|Ofsted Inspection Rating||Outstanding|
|Inspection Date||06 November 2019|
|Address||Alexandra Avenue, South Harrow, HA2 9DX|
|Religious Character||Does not apply|
|Number of Pupils||80 (62% boys 38% girls)|
|Academy Sponsor||The Eden Academy|
|Percentage Free School Meals||26.3%|
|Percentage English is Not First Language||48.8%|
|Pupils with SEN Support||0%|
|Catchment Area Information Available||No|
|Last Distance Offered Information Available||No|
Alexandra School continues to be an outstanding school.
What is it like to attend this school?
Pupils are very positive about Alexandra School. They are actively engaged in their lessons and in lunchtime activities. They work well alongside each other.
The school provides a wide range of learning opportunities for pupils. Teachers prepare interesting lessons and pupils achieve well. Pupils enjoy taking part in a variety of lunchtime and after-school clubs which enrich their experiences, including gardening, yoga, street jazz, karate and cookery. The whole school goes on a camp each year, which enables pupils to grow in confidence and maturity.
Parents and carers said that staff are approachable and are like an extension of their own family. Pupils are well supported by staff. Teachers have high expectations for all pupils.As a result, pupils are well prepared for the move to secondary school.
Pupils’ behaviour is excellent. All children understand the ‘golden rules’. They work to earn stars which are displayed outside the hall. The atmosphere in school is friendly and purposeful. Pupils feel safe because bullying is a rare occurrence. Pupils are confident that teachers will sort out any concerns that they may have.
What does the school do well and what does it need to do better?
Leaders have worked with teachers to design a curriculum that is appropriate for pupils who attend the school. There are very well-organised plans for how all subjects should be taught. Leaders provide training for staff so that everyone is clear what pupils need to learn and what skills they need to develop. This results in pupils learning and remembering more.
In mathematics, for example, pupils grasp difficult ideas because teachers are confident teaching this subject. Pupils told us how their work from previous years was helping them to learn more. Similarly, in English, the links between lessons and with other subjects are well planned. Pupils practise what they have learned. Teachers provide plenty ofopportunities for pupils to develop their reading and writing skills.
Teachers read regularly to pupils. They select books carefully. Pupils are absorbed by the stories and develop a love of reading. Pupils boost their phonics skills by reading books that help them to practise what they have learned. Pupils read to us, clearly demonstrating their reading skills and their enjoyment of books.
Pupils are enthusiastic learners because teachers provide stimulating activities that are tailored to their needs. For example, thoughtfully chosen resources mean that pupils can use the equipment in computing lessons. They acquire valuable computing skills and enjoy applying these in a range of other subjects.
Physical activity is an important part of pupils’ time at the school. Staff receive specialist support to deliver physical education (PE) lessons. Pupils take part in a wide range of experiences, both in lessons and at other times. These include swimming, cycling and rock climbing. All classes exercise each day, enjoying ‘the daily mile’ activity, which is adapted successfully to meet pupils’ needs.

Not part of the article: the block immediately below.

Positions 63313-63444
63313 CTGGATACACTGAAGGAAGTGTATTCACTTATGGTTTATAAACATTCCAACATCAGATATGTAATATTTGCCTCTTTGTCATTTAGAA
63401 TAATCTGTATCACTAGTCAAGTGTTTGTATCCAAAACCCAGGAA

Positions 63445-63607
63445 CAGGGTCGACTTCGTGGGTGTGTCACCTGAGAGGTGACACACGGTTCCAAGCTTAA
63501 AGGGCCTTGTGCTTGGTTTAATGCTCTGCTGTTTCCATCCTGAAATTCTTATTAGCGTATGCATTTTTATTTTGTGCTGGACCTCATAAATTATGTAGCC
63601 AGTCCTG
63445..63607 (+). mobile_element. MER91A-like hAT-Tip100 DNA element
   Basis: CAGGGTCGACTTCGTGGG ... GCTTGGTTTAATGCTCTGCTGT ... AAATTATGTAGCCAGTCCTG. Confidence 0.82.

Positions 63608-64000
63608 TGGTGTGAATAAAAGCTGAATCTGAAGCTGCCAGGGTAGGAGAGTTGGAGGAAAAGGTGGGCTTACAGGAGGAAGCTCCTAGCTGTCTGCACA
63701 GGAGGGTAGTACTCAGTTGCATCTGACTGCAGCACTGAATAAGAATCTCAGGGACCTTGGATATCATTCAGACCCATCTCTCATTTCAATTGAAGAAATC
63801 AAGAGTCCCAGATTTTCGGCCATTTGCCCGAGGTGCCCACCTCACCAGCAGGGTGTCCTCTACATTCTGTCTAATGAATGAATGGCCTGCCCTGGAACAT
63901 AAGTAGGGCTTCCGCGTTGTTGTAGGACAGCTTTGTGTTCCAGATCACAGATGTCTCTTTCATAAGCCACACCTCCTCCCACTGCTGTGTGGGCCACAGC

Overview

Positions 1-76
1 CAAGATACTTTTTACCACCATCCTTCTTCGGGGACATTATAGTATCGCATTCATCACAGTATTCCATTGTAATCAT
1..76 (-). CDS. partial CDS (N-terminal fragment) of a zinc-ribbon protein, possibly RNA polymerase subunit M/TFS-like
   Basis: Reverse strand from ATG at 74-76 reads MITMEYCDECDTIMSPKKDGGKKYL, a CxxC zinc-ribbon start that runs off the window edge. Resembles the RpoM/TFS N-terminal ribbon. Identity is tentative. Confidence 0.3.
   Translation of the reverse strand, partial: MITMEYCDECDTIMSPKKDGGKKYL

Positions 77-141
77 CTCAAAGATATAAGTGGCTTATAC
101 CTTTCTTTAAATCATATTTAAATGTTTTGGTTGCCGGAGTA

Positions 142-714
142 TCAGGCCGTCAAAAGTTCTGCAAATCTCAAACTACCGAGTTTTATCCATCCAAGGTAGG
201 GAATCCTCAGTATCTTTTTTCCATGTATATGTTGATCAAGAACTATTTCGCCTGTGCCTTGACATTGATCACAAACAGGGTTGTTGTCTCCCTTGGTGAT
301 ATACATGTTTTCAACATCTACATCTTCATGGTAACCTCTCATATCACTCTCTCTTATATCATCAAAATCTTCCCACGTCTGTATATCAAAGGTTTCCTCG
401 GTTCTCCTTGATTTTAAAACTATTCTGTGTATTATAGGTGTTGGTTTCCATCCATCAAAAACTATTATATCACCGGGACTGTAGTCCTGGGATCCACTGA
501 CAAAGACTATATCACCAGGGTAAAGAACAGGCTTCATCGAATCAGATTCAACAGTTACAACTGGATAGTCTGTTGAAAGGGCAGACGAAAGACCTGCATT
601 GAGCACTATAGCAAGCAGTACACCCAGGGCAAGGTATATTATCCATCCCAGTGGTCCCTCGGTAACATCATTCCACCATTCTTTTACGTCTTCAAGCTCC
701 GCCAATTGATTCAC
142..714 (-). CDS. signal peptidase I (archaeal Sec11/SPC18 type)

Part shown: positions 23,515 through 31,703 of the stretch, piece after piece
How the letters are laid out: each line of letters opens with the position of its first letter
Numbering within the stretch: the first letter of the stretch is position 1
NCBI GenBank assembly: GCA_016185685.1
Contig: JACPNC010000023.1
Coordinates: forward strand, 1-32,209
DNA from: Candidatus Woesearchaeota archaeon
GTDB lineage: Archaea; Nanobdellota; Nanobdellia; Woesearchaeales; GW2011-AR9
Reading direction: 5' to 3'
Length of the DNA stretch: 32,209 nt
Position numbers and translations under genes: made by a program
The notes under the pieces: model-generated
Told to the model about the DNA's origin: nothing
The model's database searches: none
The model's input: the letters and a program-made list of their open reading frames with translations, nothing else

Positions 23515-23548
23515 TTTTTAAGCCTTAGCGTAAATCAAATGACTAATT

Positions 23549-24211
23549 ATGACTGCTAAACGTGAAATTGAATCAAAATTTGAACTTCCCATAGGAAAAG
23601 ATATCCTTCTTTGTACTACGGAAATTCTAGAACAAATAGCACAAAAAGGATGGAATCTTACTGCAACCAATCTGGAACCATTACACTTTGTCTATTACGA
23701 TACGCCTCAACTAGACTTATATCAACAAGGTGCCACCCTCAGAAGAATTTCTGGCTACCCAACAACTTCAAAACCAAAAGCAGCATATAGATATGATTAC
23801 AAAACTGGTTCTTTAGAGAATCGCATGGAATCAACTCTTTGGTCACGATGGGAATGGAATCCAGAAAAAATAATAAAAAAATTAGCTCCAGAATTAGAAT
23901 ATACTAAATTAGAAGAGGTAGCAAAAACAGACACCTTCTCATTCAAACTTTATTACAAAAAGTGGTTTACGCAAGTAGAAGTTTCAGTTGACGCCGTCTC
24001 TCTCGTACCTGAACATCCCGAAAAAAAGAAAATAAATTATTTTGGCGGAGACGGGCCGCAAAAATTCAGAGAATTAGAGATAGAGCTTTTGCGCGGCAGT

Pupils receive individualised support in all subjects to help them meet their targets. They achieve well. They are generally attentive and settled. If pupils become distracted, they receive help quickly, and learning is rarely disrupted.
Pupils join a wide range of lunchtime activities and after-school clubs. The clubs are very popular. Leaders make sure that all pupils are able to join in.
Staff feel that leaders support them well. Leaders listen to staff views about workload and take appropriate actions to support them. Both pupils and staff say that others in the school care for them.
The advisory board and trustees of the multi-academy trust work closely with school leaders. They know the school well and are clear about the school’s strengths and areas for further development. Trustees and advisory board members regularly check on the school’s curriculum and are actively involved in the school.
The arrangements for safeguarding are effective.
Staff are regularly given safeguarding training. All processes for keeping children safe work well. Reporting procedures are in place and all staff know what to do if they have any concerns. Leaders work well with other agencies if pupils need extra support. The trust provides advice for leaders and support for safeguarding administration.
Teachers and parents told us that they feel pupils are safe at school. Teachers help pupils to develop skills to be safe outside school, including e-safety workshops.
When we have judged a special school to be outstanding, we will then normally go into the school about once every four years to confirm that the school remains outstanding. This is called a section 8 inspection of a good school or non-exempt outstanding school. We do not give graded judgements on a section 8 inspection. However, if we find some evidence that standards may be declining, then the next inspection will be a section 5 inspection. Usually this is within one to two years of the date of the section 8 inspection. If we have serious concerns about safeguarding, behaviour or the quality of education, we will convert the section 8 inspection to a section 5 inspection immediately.
This is the first section 8 inspection since we judged the school to be outstanding on 8–9 March 2016.